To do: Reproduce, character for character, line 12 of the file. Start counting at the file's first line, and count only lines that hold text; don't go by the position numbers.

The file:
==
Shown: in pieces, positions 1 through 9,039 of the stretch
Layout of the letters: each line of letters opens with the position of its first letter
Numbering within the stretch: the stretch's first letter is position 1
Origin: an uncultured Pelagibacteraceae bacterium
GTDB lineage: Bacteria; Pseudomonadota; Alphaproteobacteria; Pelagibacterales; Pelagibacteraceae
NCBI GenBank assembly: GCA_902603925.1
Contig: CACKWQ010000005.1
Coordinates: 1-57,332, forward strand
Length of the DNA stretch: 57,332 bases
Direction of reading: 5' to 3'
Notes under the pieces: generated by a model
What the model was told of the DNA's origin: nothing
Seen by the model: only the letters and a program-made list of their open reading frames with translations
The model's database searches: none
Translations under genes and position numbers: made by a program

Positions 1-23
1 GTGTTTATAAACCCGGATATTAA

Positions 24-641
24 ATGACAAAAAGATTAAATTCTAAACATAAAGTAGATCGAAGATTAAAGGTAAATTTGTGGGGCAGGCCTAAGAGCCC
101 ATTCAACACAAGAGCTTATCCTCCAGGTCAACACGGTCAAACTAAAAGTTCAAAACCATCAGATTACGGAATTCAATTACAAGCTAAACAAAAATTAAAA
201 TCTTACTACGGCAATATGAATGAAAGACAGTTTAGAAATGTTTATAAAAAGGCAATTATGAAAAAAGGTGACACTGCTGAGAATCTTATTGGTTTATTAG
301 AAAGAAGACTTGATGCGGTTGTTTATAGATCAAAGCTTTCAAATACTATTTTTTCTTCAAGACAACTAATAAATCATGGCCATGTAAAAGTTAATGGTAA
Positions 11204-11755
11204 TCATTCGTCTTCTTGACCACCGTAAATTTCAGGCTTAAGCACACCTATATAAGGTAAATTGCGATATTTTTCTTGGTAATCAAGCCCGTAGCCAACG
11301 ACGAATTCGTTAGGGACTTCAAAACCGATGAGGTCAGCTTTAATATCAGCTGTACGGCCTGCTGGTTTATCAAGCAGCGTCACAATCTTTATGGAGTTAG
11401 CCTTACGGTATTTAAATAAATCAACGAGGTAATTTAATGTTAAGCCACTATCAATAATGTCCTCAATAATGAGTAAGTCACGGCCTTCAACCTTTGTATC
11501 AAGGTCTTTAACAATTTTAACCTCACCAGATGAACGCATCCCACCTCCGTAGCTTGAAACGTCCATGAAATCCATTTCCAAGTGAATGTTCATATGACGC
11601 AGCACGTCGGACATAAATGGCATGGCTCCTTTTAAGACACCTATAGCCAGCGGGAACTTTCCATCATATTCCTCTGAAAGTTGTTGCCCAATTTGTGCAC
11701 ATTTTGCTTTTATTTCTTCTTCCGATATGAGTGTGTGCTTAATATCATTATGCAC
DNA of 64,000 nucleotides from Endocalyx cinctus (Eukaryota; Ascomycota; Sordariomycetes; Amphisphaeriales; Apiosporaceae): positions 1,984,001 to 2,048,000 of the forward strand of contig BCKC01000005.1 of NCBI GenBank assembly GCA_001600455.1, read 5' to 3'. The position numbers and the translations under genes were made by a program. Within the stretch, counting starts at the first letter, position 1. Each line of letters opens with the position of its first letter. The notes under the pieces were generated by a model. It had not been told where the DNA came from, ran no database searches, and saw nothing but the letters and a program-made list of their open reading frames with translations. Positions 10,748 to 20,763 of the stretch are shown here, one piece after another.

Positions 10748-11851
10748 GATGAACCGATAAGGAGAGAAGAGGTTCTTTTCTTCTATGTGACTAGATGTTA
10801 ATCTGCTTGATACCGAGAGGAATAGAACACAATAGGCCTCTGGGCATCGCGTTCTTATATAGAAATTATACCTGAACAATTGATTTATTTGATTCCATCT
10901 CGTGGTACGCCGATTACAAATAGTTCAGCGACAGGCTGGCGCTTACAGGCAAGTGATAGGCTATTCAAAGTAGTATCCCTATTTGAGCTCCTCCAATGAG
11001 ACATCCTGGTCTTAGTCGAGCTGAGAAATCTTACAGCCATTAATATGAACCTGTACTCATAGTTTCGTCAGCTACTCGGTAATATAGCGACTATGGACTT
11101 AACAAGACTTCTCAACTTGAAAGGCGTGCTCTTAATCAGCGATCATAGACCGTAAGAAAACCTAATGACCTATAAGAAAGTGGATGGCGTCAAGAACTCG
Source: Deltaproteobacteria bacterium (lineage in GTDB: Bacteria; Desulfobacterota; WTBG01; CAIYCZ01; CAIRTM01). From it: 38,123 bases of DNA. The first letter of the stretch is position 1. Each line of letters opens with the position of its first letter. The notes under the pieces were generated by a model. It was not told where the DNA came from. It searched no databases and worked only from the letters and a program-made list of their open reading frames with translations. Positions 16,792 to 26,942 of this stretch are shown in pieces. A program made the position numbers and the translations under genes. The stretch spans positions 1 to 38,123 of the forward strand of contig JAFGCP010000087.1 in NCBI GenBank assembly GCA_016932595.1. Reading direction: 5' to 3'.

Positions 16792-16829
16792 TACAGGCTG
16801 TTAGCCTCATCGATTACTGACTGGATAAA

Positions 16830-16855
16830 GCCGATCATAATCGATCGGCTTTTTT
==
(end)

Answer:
What the model was told of the DNA's origin: nothing